With a rich history of supporting non-fiction filmmaking, Sundance gives the leadoff spot to the graceful but devastating "Who Is Dayani Cristal?"
The first film to screen at this year's Sundance Film Festival was a documentary — director Mark Silver's and producer Gael Garcia Bernal's "Who Is Dayani Cristal?"
Screening off the beaten track at the Marc Theatre in the late afternoon, it may not have had a glamorous opening night vibe of "Crystal Fairy," which was unveiled three hours later at the larger Eccles Theatre — but it officially kicked off a frigid Sundance 2013, and nobody who knows Sundance could argue that a non-fiction film shouldn't have gotten the leadoff spot.
For all of its reputation as a dealmakers' mecca and a launching pad for indies like the current Best Picture nominee "Beasts of the Southern Wild," Sundance has long been enormously rich in docs, both as a place to debut them and a place to develop them in the Sundance Institute's Documentary Film Program and fund.
In fact, in an introductory press conference on Thursday afternoon, fest founder Robert Redford pointed to Sundance's early championing of documentaries as one of its key elements.
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The fest, now in its 29th year, is indeed a non-fiction powerhouse: Four of the five nominees in the Academy's current Best Documentary Feature category — "Searching for Sugar Man," "The Invisible War," "5 Broken Cameras" and "How to Survive a Plague" — debuted at last year's Sundance. And the only one that didn't, "The Gatekeepers," is in the program this year.
More impressively, 11 of the 15 films on the Oscar doc shortlist were Sundance entries.
The bar was raised pretty high for "Who Is Dayani Cristal?" After all, two docs played in the opening-night lineup last year: "Sugar Man," the closest thing to a favorite in the tightly contested Oscar race, and "The Queen of Versailles," the seventh-highest grossing doc of 2012.
Both of those were slick and entertaining; "Who Is Dayani Cristal?" is darker and tougher, a devastating look at the plight of undocumented workers told through a poignant single case study: The corpse of a man that was found in the Arizona desert, his only identifying mark a large tattoo that read "Dayani Cristal."
By the end of the movie we know the answer to the question the title poses, but the trip there is as powerful and graceful as the conclusion.
British director Silver delves into the U.S. medical examiners and Mexican officials who try against hope to identify the remains that have become more and more common in the last decade.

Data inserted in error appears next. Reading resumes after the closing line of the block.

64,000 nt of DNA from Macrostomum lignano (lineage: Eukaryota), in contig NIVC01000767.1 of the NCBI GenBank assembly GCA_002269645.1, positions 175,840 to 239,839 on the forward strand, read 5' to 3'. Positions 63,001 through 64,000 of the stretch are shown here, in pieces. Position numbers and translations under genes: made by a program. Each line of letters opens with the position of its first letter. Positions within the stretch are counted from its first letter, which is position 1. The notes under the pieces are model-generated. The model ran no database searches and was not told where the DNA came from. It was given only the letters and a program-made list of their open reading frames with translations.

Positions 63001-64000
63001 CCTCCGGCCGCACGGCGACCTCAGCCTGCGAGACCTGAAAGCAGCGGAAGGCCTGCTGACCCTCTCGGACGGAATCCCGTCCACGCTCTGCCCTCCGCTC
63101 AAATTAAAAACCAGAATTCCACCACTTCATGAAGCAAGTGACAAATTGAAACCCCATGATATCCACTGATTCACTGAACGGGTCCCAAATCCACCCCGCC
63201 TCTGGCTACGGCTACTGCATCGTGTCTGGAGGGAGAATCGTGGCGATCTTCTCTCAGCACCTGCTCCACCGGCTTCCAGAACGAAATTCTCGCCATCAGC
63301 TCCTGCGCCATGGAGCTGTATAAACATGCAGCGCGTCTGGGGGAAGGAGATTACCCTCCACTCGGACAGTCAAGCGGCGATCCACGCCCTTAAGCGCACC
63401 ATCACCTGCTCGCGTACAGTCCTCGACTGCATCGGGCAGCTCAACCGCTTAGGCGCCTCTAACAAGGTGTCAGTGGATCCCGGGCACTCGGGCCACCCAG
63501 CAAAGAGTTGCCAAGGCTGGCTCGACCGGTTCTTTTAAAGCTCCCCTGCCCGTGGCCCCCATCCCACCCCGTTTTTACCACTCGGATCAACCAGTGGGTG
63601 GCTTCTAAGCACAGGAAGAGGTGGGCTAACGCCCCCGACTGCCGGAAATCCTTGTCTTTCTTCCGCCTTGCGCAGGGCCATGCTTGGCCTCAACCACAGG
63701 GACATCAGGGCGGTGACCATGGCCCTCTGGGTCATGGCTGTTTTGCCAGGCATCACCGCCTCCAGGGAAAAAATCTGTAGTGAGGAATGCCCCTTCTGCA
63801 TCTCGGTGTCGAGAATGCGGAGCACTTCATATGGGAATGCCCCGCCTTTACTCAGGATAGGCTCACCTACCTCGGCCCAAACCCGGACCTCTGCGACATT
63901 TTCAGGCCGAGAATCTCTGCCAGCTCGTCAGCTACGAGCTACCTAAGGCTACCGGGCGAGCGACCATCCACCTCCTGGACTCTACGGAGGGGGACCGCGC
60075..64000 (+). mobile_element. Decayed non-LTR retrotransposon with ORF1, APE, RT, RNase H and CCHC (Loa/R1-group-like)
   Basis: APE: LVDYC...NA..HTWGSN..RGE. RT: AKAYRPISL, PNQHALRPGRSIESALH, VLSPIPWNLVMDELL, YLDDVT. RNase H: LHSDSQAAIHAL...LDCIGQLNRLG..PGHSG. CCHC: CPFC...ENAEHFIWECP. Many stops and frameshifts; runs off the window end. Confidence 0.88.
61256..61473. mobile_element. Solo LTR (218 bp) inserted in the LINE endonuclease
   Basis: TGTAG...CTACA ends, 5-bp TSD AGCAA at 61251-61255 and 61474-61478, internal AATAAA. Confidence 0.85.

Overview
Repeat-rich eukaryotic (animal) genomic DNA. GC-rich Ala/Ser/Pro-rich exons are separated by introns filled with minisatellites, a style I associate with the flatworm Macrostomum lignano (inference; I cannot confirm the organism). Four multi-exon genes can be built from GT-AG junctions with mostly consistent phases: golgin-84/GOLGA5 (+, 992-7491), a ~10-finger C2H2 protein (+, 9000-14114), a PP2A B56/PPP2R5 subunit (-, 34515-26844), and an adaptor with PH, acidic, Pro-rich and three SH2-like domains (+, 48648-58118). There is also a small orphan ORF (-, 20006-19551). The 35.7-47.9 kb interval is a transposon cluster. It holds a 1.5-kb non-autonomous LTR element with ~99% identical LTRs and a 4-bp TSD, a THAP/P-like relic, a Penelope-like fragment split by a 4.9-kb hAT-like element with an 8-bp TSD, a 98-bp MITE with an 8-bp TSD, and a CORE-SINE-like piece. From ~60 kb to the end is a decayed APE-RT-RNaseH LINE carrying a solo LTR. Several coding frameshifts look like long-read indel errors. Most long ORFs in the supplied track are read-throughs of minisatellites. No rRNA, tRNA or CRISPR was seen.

Overburdened by unidentified bodies that pile up at the rate of 200 a year in the Arizona desert, forensic anthropologist Bruce Anderson puts it bluntly: "The American people need to admit that it is to our benefit to have a blue-collar workforce with brown skins."
He also follows the story from the other end, revealing what we know about the man and what drove him to make 14 border crossings.
Bernal, meanwhile, makes a trip of his own through Central America and Mexico, retracing the man's steps as if he, too, were looking to enter the U.S. without documents.
The other travelers on that same road treat him like he's one of them, though the fact that he's a famous actor and he was accompanied by a camera crew no doubt meant that they were in on the whole thing.
Asked during a post-screening Q&A why the other men trying to sneak into the country were willing to be filmed, Bernal said it was simple: "They wanted to be on camera," he said. "They wanted their families to see what they were doing, because some of them might not make it."
And if "Who Is Dayani Cristal?" wades into a hot-button political issue, that's par for the course at Sundance. At the press conference, Redford also talked about the fact lots of the films at this year's fest, including "Lovelace," "Afternoon Delight," "Movie 43" and "Two Mothers," deal with sex.
The Utah-based public policy group the Sutherland Institute has blasted Sundance for that programming and asked the state government to pull its financial support of the festival if it shows sexually explicit material.
"Sometimes the narrowest mind barks the loudest," said Redford, "and we have come over time to just ignore it."